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Foster care is a looked after child placed by children’s services with another adult. This person will have responsibility for the daily care of the child. They will welcome the child as a part of their household.
The foster carer must have been assessed and approved by children’s services (or an independent fostering agency) as suitable to provide foster care. This may be as a temporary foster carer or a fully approved foster carer.
Approval as a foster carer may relate to a specific child. For example with kinship foster carers. Or the foster carer may be approved to looked after children generally. Foster care might be provided for a short time. For example, they might care for a child until they are able to return to their birth family or until an appropriate permanent placement is identified. Foster care can also be a long-term arrangement.
Foster carers are expected to treat the child as a member of their own family. Foster carers are paid a fostering allowance.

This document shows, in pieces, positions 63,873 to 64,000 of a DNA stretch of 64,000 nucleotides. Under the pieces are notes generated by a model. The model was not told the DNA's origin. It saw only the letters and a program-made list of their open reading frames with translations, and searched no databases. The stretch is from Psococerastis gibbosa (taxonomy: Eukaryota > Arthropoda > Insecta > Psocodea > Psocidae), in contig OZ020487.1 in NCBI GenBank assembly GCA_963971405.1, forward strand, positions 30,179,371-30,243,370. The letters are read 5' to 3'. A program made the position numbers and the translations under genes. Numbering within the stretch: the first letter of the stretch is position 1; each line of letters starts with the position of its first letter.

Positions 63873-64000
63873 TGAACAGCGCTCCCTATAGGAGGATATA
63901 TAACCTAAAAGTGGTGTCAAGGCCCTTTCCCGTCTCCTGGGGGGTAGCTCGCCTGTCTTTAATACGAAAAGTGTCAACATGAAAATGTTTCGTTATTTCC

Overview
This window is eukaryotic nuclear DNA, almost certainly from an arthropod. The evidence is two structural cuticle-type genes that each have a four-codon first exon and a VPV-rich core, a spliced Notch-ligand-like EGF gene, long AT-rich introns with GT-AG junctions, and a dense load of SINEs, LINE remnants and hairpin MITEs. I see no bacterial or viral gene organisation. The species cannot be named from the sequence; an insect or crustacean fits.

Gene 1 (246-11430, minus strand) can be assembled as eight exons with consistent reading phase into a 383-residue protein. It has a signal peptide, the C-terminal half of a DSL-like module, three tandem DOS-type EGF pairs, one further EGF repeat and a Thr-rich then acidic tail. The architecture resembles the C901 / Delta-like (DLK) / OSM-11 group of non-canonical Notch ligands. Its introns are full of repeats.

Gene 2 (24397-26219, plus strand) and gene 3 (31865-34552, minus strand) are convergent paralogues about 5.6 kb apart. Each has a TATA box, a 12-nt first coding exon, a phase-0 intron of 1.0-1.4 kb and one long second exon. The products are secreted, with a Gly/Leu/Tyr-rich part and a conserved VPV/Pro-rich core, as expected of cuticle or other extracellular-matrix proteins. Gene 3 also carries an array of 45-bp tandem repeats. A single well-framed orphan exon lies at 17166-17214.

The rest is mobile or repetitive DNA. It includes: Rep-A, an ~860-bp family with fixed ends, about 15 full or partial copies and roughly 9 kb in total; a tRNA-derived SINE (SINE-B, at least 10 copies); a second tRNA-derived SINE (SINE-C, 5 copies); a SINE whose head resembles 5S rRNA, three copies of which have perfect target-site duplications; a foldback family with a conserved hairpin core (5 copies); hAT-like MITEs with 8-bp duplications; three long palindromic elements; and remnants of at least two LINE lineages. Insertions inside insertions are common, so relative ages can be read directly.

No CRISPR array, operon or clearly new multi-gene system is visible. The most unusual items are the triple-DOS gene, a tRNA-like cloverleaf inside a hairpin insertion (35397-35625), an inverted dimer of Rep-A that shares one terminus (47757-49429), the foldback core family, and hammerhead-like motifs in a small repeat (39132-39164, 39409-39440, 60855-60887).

There are different types of foster care, and foster carers can be approved for more than one child or for sibling groups. Some foster carers are trained as specialists in one (or more) of these areas, and some have specialist skills in therapeutic interventions.
The different types of foster care include:
- Emergency foster care – when a child is placed somewhere safe for a few nights and at very short notice
- Long-term foster care – when a child who cannot return to their birth family is placed with a foster carer until they leave care
- Respite care – when a child (often a disabled child) goes to stay with foster carers so that their family (or permanent carers) can have a break
- Family and friends care (also known as kinship care) – when a relative or family friend becomes a foster carer for a child who cannot live with their parents.